The influence game, under Perry, has been played primarily in two different venues. First, there are the thousands of appointments he gets to make to the 270 boards and commissions that oversee vast swaths of the state’s functions. Perry expressed his gratitude to James Leininger, a staunch conservative whose last-minute loan to Perry helped him narrowly win his 1998 race for lieutenant governor and who gave him $239,000 more over the next decade, by appointing former top employees of Leininger’s hospital-bed company—in which Perry’s personal investment during the ’90s resulted in a $38,000 gain—to the Texas Board of Health, as chair of the influential Texas Workforce Commission, and as head of the nonprofit that oversees the state’s faith-based grant-making. In another case, Perry created a whole new government body, the Texas Residential Construction Commission, to allow building contractors to self-regulate rather than fight claims in court, thereby rewarding the homebuilder Bob Perry (no relation), who gave Perry $175,000 in the two years prior to the board’s creation in 2003 and whose own corporate counsel was given one of the seats on it.

Second, there are the two enormous “job creation” funds Perry has set up to disburse taxpayer funds to big companies moving jobs to Texas (or promising to keep them there) and start-up tech ventures. Typical of the way these funds worked was a $50 million grant in 2009 from one of them, the Emerging Technology Fund to create the National Center for Therapeutics Manufacturing, which would seek to turn Texas A&M, Perry’s alma mater into a hub of vaccine development. As I reported in my 2011 piece:

A year earlier, the A&M system had entered into an agreement to develop vaccines with a therapeutics manufacturing firm called Introgen; this put the firm in a position to benefit from the new center. Introgen’s founder, David Nance, is a close friend of Perry’s. He contributed $100,000 to Perry over the decade, he had previously served on the advisory committee of the tech fund awarding the $50 million, and Perry’s son, Griffin, owned Introgen stock between 2001 and 2004.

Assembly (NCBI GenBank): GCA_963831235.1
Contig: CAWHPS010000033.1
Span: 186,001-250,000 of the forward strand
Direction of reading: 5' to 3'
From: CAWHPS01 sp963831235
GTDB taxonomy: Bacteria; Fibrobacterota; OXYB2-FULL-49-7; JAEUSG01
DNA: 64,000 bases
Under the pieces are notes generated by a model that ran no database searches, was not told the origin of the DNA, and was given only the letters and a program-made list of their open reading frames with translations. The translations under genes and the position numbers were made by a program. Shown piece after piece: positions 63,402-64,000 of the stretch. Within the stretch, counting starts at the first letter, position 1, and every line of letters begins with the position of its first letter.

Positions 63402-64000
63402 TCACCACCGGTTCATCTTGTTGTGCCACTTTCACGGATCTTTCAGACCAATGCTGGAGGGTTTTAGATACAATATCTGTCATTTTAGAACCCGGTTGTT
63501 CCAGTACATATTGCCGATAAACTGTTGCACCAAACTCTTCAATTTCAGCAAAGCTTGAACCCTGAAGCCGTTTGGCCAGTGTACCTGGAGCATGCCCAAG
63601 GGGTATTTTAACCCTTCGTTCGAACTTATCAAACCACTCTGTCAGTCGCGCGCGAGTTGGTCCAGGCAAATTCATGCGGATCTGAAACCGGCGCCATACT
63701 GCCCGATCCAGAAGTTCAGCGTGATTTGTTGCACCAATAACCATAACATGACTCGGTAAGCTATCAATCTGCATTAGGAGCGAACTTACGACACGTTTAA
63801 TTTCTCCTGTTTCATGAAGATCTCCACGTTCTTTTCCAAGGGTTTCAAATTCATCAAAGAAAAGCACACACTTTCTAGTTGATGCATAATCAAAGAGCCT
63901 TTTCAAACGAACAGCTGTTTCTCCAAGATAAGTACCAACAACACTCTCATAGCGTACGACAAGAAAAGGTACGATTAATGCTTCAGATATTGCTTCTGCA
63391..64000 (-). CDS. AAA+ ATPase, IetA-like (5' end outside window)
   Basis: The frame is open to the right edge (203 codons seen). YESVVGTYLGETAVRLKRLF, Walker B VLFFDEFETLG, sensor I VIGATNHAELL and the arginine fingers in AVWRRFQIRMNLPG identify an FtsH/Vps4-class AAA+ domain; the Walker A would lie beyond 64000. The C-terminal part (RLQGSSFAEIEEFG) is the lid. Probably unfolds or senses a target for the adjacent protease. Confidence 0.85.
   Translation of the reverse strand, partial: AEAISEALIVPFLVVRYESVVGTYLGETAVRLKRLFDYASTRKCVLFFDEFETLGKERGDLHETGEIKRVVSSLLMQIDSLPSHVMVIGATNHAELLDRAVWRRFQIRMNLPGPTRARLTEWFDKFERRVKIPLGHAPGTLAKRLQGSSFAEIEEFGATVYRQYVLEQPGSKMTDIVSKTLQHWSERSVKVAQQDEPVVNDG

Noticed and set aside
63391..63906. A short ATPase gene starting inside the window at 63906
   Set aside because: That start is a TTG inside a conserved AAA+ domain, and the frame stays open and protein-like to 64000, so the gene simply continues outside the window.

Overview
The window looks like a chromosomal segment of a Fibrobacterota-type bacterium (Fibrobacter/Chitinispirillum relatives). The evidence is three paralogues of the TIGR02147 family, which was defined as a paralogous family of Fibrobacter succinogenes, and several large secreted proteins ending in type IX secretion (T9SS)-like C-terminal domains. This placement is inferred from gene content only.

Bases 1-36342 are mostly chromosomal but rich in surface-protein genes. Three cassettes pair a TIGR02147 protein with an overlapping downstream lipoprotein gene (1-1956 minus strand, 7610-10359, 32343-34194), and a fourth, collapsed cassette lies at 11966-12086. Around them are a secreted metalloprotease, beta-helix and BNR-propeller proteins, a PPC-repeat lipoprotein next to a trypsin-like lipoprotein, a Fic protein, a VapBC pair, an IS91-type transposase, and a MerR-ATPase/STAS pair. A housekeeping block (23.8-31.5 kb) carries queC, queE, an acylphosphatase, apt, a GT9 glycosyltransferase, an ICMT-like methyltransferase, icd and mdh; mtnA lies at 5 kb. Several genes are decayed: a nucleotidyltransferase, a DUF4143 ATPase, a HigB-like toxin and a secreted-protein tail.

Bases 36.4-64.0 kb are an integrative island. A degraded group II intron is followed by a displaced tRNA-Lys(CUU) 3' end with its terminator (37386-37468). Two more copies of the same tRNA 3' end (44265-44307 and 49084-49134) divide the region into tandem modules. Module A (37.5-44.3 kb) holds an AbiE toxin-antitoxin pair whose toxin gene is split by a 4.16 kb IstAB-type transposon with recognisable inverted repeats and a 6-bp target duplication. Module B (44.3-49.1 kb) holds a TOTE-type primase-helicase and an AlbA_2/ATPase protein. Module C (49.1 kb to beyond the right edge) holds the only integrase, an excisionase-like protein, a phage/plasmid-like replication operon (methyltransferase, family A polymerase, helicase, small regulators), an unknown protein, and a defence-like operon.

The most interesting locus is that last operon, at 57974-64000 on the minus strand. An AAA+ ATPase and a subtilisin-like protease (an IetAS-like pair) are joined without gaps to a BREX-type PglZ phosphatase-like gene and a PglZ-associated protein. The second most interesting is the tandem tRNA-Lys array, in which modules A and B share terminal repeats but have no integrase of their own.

Introgen had its main drug rejected by the FDA and declared bankruptcy shortly before the $50 million award, but Nance continued to do well by the state. In 2010, the tech fund awarded $4.5 million to his next venture, Convergen, even after a review panel rejected the application. The fund paid Nance’s daughter $70,000 for promotional work, and several fund employees went to work with Nance. Perry also provided $1.9 million in federal funds to a separate Nance venture, Innovate Texas, founded in 2008 as a sort of clearinghouse for Texas tech firms. The outfit paid Nance a six-figure salary. It is now defunct. I was unable to find any trace of Nance—his name is still on the directory at his gated community outside Austin, but the line has gone dead.

These sorts of dealings—so at odds with the conservative movement’s avowed scorn for “crony capitalism”—would have gotten far more scrutiny had Perry’s 2012 presidential campaign not disintegrated so quickly. But now they are back in the public eye, because they are at the heart of the showdown between Perry and the Travis County district attorney, Rosemary Lehmberg. At the time of her drunk-driving arrest, the Public Integrity Unit under her command had been investigating Perry’s appointees at the state’s Cancer Prevention Research Institute, another favored dollar-disburser of Perry's, for making an improper $11 million grant to a Dallas firm. In making his righteous demand for Lehmberg’s resignation and then revoking the funding for the Public Integrity Unit when she refused to quit, Perry was undermining one of the few entities in the state with the ability to expose the taxpayer-funded web of influence and favor-peddling that he has constructed. He may well avoid conviction on the charges that have now been brought against him a result of that maneuver, and who knows, may still resume his post-2012 comeback and mount a second run for president. But if he does so, we will as a result of this case have a clearer sense of who Rick Perry is than we did last time around, and what questions need to be asked about him.